Celebrating Earth Day: Writers and The Outdoors


Everyone’s familiar with the vampiric writer stereotype – we’re all pale, gaunt creatures who haven’t left the house in weeks. We can construct a wonderful metaphor about the sun, but we’d probably ignite if we actually stepped out into it. We’re morlocks staring at computer screens and blank pages. Outside? What the hell is that?

It’s a misleading stereotype, though, because some of our greatest inspiration comes from just being out in the fresh air. Nowadays, when most of us work on a computer, it’s a little difficult imagining getting anything accomplished so far from an outlet. But, just a reminder, pens and journals still exist, we swear.

Here are a few quotes from prolific writers who spent far more time out in the woods than they did cooped up with the curtains drawn:

“In the presence of nature, a wild delight runs through the man, in spite of real sorrows. Nature says, — he is my creature, and maugre all his impertinent griefs, he shall be glad with me” – Ralph Waldo Emerson

“In the spring, at the end of the day, you should smell like dirt.” – Margaret Atwood

“Now I see the secret of making the best person, it is to grow in the open air and to eat and sleep with the earth.” – Walt Whitman

“No man should go through life without once experiencing healthy, even bored solitude in the wilderness, finding himself depending solely on himself and thereby learning his true and hidden strength.” – Jack Kerouac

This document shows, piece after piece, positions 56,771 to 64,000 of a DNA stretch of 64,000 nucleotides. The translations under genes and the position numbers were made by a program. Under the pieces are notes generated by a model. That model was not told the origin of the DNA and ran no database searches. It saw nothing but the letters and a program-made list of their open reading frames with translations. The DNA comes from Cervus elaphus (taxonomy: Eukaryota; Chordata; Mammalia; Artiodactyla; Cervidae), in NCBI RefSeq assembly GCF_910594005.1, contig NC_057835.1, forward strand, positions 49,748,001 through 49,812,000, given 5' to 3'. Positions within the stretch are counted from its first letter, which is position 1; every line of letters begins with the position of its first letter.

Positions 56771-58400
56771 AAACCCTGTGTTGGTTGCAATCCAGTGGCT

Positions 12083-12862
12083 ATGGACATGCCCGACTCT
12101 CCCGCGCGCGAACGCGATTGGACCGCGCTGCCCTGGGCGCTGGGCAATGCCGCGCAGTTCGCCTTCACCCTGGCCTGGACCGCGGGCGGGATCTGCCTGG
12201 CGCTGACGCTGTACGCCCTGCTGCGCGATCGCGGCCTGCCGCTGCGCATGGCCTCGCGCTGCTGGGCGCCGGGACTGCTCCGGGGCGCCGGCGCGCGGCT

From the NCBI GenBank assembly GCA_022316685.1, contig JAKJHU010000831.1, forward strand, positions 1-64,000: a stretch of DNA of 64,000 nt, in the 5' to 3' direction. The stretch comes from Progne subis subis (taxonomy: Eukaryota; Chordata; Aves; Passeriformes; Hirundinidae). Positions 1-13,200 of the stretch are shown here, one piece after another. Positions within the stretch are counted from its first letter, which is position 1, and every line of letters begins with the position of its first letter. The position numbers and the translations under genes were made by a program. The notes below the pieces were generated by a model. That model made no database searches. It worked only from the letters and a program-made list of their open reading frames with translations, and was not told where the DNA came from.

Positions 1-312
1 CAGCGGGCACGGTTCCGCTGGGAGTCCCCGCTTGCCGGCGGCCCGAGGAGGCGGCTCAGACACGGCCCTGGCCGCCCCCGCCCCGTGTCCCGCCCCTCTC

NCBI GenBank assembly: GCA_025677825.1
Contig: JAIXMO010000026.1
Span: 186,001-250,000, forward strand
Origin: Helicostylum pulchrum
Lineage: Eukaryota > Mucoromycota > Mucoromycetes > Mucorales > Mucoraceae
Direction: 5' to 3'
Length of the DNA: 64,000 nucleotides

“I think that I cannot preserve my health and spirits, unless I spend four hours a day at least – and it is commonly more than that – sauntering through the woods and over the hills and fields, absolutely free from all worldly engagements.” – Henry David Thoreau

“Wow, those trees sure are pretty.” – This guy who works at theOffice

Okay, so getting outside a bit more might not turn you into a literary doyen, but it sure can’t hurt. So try writing outside this weekend. Sit under a tree, stare at a pond, take your Moleskine on a hike. We can’t think of a better way to foster the imagination and get the creative juices flowing. It worked for most of these writers, so maybe it’ll work for you, too.

Happy writing and happy Earth Day!

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